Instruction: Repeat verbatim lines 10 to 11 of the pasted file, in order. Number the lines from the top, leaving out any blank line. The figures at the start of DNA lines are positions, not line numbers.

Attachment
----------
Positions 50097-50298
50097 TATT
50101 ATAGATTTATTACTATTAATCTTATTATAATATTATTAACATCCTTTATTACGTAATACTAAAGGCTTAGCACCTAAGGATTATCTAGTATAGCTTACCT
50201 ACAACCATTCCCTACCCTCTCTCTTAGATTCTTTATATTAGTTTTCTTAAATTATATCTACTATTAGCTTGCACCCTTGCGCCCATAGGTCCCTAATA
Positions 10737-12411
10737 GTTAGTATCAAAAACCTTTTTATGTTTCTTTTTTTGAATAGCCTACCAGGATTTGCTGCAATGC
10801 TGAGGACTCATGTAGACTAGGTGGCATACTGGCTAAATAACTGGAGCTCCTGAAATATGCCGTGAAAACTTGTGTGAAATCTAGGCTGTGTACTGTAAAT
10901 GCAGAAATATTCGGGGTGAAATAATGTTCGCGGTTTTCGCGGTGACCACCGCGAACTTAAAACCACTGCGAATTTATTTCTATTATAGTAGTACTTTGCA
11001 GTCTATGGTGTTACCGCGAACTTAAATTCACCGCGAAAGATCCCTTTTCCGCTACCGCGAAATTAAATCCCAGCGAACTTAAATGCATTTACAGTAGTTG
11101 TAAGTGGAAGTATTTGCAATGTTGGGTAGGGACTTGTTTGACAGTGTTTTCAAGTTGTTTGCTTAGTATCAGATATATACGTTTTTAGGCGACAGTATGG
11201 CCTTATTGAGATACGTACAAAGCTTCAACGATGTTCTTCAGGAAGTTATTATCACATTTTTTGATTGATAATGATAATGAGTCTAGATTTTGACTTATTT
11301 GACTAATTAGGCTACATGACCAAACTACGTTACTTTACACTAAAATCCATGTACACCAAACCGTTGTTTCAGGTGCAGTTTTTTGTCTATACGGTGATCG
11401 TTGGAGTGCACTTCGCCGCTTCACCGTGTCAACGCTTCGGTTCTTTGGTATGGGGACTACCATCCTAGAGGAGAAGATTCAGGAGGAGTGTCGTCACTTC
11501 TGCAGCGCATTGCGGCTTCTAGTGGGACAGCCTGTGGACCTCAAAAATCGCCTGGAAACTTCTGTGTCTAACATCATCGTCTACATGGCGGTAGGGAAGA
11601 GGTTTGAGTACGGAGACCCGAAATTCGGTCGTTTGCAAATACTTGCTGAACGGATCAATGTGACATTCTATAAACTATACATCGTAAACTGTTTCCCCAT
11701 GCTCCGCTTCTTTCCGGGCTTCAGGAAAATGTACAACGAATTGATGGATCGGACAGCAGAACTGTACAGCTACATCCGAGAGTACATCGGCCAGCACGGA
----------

11101 TAAGTGGAAGTATTTGCAATGTTGGGTAGGGACTTGTTTGACAGTGTTTTCAAGTTGTTTGCTTAGTATCAGATATATACGTTTTTAGGCGACAGTATGG
11201 CCTTATTGAGATACGTACAAAGCTTCAACGATGTTCTTCAGGAAGTTATTATCACATTTTTTGATTGATAATGATAATGAGTCTAGATTTTGACTTATTT